Raffaella Cortese is pleased to announce Kiki Smith’s fourth solo show at the gallery, following her recent participation in the 57th Venice Biennale. Kiki Smith, an American artist originally from Germany, is one of the most prominent figures in the contemporary art world. Since the late 70s her research has been centered on the study of identity and the iconography of women. In the first part of her artistic career Smith explored the themes of loss and death through the representation of the interior of our bodies, turning her attention to organs, cell structures and the nervous system. In the following years, Smith’s work has evolved to include animals, household items and narratives from classical mythology, also giving great importance to femininity in its intimate and social spheres. The artist’s career, which has been developing for nearly four decades, is characterized by a great deal of experimentation both in the choice of techniques – painting, sculpture, design and printing – and in the use of non-traditional materials – from glass to bronze, pottery, porcelain, chalk, paper, latex, hair, beeswax and gold. On the occasion of this exhibition, a number of drawings and sculptures of female faces from 2016 will be on view. The titles of the drawings – Gift, Sense, Utterance, Flurry, Seek, Pathology, Capture, Tilt, Hoping, Future Tense – and those of the sculptures – Send, Surge, Receive, Transmission, Conductor, Foreseen – suggest actions in progress. Consciousness appears to be projected by the faces, which are present in and have similar physiognomic traits thoughout all of the show’s works, except for three of them where a hand, a star and a bird are the protagonists. The actions suggest an exchange, from the interior to the exterior, and vice versa, that doesn’t reveal the truth about our being or the destiny that awaits us, by raising questions about how we experience our body and the world, as Smith herself stated: “they are drawings of heads talking and seeing and receiving and hearing and transmitting and wondering in the world”.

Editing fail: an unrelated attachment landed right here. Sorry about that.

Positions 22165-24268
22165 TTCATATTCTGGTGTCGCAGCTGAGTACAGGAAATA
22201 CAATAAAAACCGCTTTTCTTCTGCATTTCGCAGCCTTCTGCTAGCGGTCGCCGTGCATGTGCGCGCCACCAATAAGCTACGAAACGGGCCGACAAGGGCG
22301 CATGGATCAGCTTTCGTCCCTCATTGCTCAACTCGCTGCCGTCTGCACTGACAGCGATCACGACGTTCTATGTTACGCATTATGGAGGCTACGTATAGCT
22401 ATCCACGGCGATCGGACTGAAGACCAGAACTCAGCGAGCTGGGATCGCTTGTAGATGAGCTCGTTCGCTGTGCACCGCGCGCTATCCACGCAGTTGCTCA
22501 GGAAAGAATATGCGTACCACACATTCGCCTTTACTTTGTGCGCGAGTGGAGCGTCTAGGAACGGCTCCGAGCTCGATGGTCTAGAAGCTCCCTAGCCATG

In works of both mediums, the lines are broken and interrupted, highlighting a fragility and dematerialization that insistently reminds us of the fleeting nature of the human condition. Their narratives combine figurative representation and the cold rigor of formal abstraction to make suspended figures emerge in ethereal and timeless atmospheres. The faces, although they appear fragile, vulnerable and melancholic, reveal a tenacious life force and symbolize the nature of human consciousness. These slender and lonely faces live indefinitely, in a world where rationality and intuition, physicality and invisibility are united.
What emerges is the exploration of a place where sculpture and painting converge, asserting an effort that, following a path that’s as varied as it is consistent, emphasizes a fragmented and fragile, yet always tangible, body. The human condition is the cornerstone of Kiki Smith’s investigation and the meditation on life is the heart of her artistic research.
at Galleria Raffaella Cortese, Milan
until 2 March 2018